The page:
New York, July 18, 1888.
Editor Popular Science Monthly:
From time to time I have noticed theories expressed in the '* Monthly," setting forth the chief causes of baldness, such as abnormal heat from the head-cover, "constriction of the blood-vessels of the head by tight hats," by Mr. Eaton and Mr. Gouinlock. Prof. T. Wesley Mills holds that "the principal root of the trouble is in nervous strain." All these theories may have something to do with the loss of hair. I am not about to discuss these several theories, or suggest one myself, but will only endeavor to point out a few facts which may be interesting as bearing upon the subject. During several years' residence in Hong-Kong, in my professional duties I had to do with a goodly number of persons, representing a large variety of nationalities, and in my study of these people I found that many theories deduced from local experiences at home were, in some cases at least, hardly broad enough to cover all facts found at large in nature bearing upon the specific points of investigation. Familiar with some of the popular theories as to the cause of baldness, I was surprised to find men who always wore a covering to their heads, and during business hours and always when out of doors wore a very tight hat, were never bald, and possessed a wonderfully strong, thick head of hair. I refer to the Parsees (Persians). There is a sacred, religious law among them that no man shall go with his head uncovered. When the Mohammedans invaded Persia, the major part of the native Persians that were not exterminated fled farther east into India, found protection and a welcome home among the Hindoos, a people of castes, and, in order that these strangers should always be identified, also knowing that their religion obliged them to wear a head-cover, a law was passed to compel all Parsees (Persians) to wear a certain style of hat whenever exposed outside of their own private home. The hat prescribed is as tall as an American silk hat with no brim; it truly might be called a "stove-pipe." This hat is worn, inclining backward on the head from thirty-five to forty degrees, and, in order to keep it on its place, the rim is made to cling very close to the head; being so tight and so constantly worn, quite a deep depression is caused substantially around the head; it seemed as if the skull might be involved, but, not having the opportunity of examining one, I was not able to fully determine. Whenever this hat is removed, a skull-cap immediately takes its place. In my professional duties, these hats often had to be removed, and it appeared to me as a curious fact—if some of the popular theories were altogether true—that these people should never be bald. Therefore, I instituted a series of strict inquiries. Many of these gentlemen spoke English intelligently, also French, German, Persian, and their local Hindoo dialect, some of whom kindly allowed an examination of their heads, and also assured me that they had never known one of their race that was bald.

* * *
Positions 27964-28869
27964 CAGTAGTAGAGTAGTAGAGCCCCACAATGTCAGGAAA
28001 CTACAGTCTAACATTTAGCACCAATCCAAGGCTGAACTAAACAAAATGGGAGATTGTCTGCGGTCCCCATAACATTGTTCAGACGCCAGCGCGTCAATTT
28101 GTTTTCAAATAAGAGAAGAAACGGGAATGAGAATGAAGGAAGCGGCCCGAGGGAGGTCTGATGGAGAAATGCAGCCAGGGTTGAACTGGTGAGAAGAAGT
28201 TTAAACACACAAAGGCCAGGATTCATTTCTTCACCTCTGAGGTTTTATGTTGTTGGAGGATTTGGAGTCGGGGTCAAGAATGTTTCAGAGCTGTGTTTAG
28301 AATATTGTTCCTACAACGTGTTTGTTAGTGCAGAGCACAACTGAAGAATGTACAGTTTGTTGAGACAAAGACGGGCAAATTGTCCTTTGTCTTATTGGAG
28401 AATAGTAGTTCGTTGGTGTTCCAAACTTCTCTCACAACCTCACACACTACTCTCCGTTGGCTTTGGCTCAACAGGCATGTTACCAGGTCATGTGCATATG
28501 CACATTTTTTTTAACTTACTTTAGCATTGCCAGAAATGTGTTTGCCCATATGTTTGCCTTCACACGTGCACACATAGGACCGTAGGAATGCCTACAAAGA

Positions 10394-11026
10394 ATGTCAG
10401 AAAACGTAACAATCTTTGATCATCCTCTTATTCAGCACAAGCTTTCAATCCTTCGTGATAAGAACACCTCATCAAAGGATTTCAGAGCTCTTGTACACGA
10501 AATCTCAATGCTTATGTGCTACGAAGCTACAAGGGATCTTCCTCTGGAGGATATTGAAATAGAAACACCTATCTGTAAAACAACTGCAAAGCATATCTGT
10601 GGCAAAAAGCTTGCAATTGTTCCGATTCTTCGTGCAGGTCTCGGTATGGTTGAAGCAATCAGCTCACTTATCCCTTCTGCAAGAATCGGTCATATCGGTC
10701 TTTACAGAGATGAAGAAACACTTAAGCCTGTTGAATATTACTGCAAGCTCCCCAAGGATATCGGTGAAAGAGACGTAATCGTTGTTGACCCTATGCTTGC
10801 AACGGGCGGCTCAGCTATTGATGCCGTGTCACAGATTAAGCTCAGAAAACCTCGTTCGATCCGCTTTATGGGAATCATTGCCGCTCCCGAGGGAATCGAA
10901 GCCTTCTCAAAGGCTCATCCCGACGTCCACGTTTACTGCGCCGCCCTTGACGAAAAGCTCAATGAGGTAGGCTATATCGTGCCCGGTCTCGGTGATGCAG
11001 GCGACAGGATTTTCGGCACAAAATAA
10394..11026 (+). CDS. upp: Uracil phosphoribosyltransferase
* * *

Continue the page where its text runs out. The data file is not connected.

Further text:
|G. O. Rogers.|
|City of Mexico, April 19, 1868.|
- "The Unity of Truth." By Rev. Max Hark.
- The term Parsee (Persian) is used in contradistinction to the Mohammedan Persians, who are now habitants of the country.